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Ask Bondi Vet - How to cut a bird's beak?

In every episode of Ask Bondi Vet, Pete Lazer is joined by one of our Bondi Vets, to discuss the answers to your pet questions.

Pete Lazer - Hello and welcome to Ask Bondi Vet, proudly brought to you by Bondi Vet pet insurance. My names Pete Lazer and as always we are joined by one of our Bondi vets today, Dr. Danni. Dr. Danni thanks for joining us. This is the place to come to answer all of your pet questions and today we’ve got a question from Wendy. Wendy asks how to cut a bird's beak:

“ I have a sulphur crusted cockatoo with beak and feather disease. She lives inside the house with a heater 7 days a week. We desperately need help to be taught how to cut her beak."

Dr Danni Dusek - Firstly, it's really sad their poor little cockatoo has got beak and feather disease. It’s a really terrible disease, it affects psittacine birds. So that includes parrots, like cockatoos. It’s a virus that birds can get its called a circa virus and it’s spread between bird to bird, so can be transmitted to offspring as well. The problem with beak and feather disease is as it suggests, it affects their beak, their feathers and their nails. It can cause feather lose, changes in the skin due to a lack of powder down and it can cause the beak to be deformed and really brittle as well, which is obviously what’s going on in this case. As far as how to treat the disease, there isn’t really a cure, it’s purely about management and trying to keep them comfortable. So it’s fantastic they’ve got the heater on, 7 days a week to keep the bird warm obviously they get cold when they don’t have their feathers there. As far as the beak I would definitely suggest heading to a bird specialist to have a look at that beak because we certainly do need to do this carefully, because a beak is very brittle so it can also shatter. We need to do it with pain relief on board so we don’t cause the bird to lose appetite and hopefully they can do a bit of repair work and trimming so that the bird can eat comfortable again.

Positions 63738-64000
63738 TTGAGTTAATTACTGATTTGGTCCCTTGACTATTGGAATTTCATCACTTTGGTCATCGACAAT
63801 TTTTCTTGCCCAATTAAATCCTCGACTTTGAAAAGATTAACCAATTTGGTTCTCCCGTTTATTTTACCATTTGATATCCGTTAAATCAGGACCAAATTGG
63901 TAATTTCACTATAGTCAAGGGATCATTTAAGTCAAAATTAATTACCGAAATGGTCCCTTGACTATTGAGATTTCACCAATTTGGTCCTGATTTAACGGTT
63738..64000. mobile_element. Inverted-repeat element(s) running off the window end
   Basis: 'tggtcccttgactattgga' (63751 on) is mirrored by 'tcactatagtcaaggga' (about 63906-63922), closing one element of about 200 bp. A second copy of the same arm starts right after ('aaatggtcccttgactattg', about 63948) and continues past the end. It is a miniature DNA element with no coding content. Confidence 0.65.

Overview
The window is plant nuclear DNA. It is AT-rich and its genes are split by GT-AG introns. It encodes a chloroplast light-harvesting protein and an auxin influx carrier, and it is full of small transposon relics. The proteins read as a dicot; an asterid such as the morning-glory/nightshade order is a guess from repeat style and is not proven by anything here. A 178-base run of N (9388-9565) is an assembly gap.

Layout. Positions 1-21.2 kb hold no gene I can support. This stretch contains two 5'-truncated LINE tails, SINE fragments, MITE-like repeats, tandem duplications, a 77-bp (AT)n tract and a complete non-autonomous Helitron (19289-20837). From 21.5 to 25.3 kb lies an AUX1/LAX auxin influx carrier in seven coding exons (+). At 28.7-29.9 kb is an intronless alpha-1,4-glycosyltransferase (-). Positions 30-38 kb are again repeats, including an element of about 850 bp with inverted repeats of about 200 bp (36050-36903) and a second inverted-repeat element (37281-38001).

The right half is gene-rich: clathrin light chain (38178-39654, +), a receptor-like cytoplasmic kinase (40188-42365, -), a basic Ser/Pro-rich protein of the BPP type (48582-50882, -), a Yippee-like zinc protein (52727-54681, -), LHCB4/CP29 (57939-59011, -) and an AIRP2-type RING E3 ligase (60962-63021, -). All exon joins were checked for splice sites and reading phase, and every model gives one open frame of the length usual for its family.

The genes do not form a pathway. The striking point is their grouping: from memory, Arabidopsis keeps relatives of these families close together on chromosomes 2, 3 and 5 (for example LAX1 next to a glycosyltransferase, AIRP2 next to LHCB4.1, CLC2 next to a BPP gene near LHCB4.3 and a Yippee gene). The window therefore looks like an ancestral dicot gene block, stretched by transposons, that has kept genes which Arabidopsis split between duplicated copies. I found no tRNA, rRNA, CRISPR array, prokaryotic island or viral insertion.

Pete Lazer - It doesn’t sound like something that you can easily treat at home yourself.

Dr Danni Dusek - You really need to be very careful particularly when you are dealing with the beak there can be a lot of pain associated with that. So we want to make sure it’s done with veterinary attention. There’s also secondary infections that they can get that the owner may or may not pick up on and that’s where having a vet look over the bird, they will be able to pick that up and treat that effectively as well. One thing to mention is that it’s important not to panic if your bird is losing its feathers, it doesn’t necessarily mean that your bird has beak and feather disease ok. So there’s lots of other things that can cause that can cause that, skin disease, issues with their nutrition, other sorts of parasites and what not. So if you are noticing that though definitely head to your vet to get them checked out to see what it is. If it is beak and feather disease we will do testing to confirm that is what’s going on.

Pete Lazer - Of course if you’ve got some questions head on over to our Bondi Vet Facebook page, or our website and any specific issues make sure that you chat to your vet. Thanks very much for joining us, bye for now.